An article in the current issue of PRInfluences discusses findings of several recent surveys on how men feel about themselves and how they relate to advertising and marketing images of men.
The article cites results from the US survey of advertising agency, Leo Burnett, which classified men into four segments:
Metros believe it’s okay to show their feelings and a more feminine side of their personality, and are more likely to agree that men should share domestic chores.
Retros believe it’s important to be the breadwinner and the boss of the household, and don’t see their wives as equals. Thus, they don’t tend to share parenting duties.
Patriarchs believe that having children and being a father are the most important things in a man’s life, and are struggling to find a good work/life balance.
Power Seekers have a distinctly masculine view of the world. They play to win and chase career advancement, hating to show signs of weakness.
According to the survey majority of men are not concerned with being either Metro or Retro but fall into the category of Patriarchs and Power Seekers. They are “more focused on defining themselves in the eyes of other men, largely by seeking respect and admiration for success either in their professional life or their family life.”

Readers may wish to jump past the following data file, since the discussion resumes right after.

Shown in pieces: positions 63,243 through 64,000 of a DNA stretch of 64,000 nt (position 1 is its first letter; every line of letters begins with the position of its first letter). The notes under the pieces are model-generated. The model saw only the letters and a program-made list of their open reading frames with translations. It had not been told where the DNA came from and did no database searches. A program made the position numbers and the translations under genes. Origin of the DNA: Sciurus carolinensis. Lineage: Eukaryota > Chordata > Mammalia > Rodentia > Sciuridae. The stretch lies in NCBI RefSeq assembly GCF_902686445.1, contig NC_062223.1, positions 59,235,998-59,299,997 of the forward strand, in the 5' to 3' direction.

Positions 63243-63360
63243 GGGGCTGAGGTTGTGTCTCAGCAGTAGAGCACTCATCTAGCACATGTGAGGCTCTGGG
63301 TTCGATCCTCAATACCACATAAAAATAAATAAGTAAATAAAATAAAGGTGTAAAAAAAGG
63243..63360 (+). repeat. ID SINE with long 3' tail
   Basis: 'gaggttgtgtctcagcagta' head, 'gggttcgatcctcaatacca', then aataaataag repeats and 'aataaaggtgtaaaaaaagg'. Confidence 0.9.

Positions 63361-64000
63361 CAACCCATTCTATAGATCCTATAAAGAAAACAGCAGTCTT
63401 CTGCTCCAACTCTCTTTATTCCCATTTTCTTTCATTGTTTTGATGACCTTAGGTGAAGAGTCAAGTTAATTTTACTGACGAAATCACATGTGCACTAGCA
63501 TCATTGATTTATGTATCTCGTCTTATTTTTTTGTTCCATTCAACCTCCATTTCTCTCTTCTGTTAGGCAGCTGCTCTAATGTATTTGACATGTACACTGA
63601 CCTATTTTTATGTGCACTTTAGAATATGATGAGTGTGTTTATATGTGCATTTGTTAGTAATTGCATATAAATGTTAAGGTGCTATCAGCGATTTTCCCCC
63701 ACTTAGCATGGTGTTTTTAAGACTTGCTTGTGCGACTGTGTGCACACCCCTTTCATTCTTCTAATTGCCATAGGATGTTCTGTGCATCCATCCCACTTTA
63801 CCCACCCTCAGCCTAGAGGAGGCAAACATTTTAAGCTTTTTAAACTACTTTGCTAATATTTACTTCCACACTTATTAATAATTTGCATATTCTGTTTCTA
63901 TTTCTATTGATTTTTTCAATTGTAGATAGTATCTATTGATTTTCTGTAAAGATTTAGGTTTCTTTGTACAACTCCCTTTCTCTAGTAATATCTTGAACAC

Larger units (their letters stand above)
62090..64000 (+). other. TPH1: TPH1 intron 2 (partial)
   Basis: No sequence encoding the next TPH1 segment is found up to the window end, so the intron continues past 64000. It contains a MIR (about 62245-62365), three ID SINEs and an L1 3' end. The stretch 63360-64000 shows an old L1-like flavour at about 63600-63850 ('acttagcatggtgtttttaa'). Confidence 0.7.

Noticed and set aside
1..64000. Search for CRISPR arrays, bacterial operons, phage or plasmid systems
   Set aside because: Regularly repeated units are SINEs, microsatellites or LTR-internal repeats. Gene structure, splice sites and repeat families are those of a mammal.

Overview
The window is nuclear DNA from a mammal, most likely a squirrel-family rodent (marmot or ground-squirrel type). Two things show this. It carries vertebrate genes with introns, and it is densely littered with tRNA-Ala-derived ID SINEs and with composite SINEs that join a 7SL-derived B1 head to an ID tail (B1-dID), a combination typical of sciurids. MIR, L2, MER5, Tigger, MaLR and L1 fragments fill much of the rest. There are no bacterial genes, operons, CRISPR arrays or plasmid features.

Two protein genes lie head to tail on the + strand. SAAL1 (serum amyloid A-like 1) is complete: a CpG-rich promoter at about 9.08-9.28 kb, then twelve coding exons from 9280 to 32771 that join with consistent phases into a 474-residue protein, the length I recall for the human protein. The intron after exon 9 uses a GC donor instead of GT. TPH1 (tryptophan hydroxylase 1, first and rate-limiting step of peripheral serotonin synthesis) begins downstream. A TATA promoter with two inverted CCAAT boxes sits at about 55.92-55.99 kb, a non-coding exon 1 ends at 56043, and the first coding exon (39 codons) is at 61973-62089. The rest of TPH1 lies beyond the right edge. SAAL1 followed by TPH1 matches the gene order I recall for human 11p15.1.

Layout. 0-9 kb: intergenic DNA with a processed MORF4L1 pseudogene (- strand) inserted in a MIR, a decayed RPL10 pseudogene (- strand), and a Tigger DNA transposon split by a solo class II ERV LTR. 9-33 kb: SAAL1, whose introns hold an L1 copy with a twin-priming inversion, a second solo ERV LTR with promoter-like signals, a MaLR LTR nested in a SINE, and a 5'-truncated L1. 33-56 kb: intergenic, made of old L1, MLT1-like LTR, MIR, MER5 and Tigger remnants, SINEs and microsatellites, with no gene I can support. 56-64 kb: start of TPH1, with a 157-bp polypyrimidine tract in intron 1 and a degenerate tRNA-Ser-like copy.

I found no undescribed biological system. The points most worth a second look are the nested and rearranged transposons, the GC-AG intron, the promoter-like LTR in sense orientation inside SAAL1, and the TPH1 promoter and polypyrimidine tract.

The majority also said they felt that advertising images of men are out of touch with reality. On the other hand, half of the respondents were unclear on what society expects of men today.
Other interesting findings of the Leo Burnett survey include the following:
· 56% of the male respondents consider themselves handsome
· 70% would rather look good in a business suit than a swimsuit
· 50% happily use hair and skincare products
· 40% say they want to enhance their physical appearance
· 36% enjoy shopping for new clothes
· 15% enjoy manicures
The article further cited two other recent surveys, one by MSN and another by Forrester Research, showing interesting differences between the ways men and women find information.
According to the Forrester Research survey:
· Men spend more time reading newspapers while women spend more time reading magazines.
· Men watch more TV and more movies on video or DVD, and listen to more radio, than women.
· Men spend more time using a computer, including surfing the internet, than women.
MSN findings showed that:
· Men go to search engines first when seeking advice, with families only their fourth choice, while women go to friends and families first.
· Women view six or seven search engine results before moving on or refining their search, while men look at only two or three before moving on.
· The male respondents spent an average of three minutes to each of 42 weekly searches, while the women spent five minutes on 30 searches a week.
These data will certainly shape new advertising trends.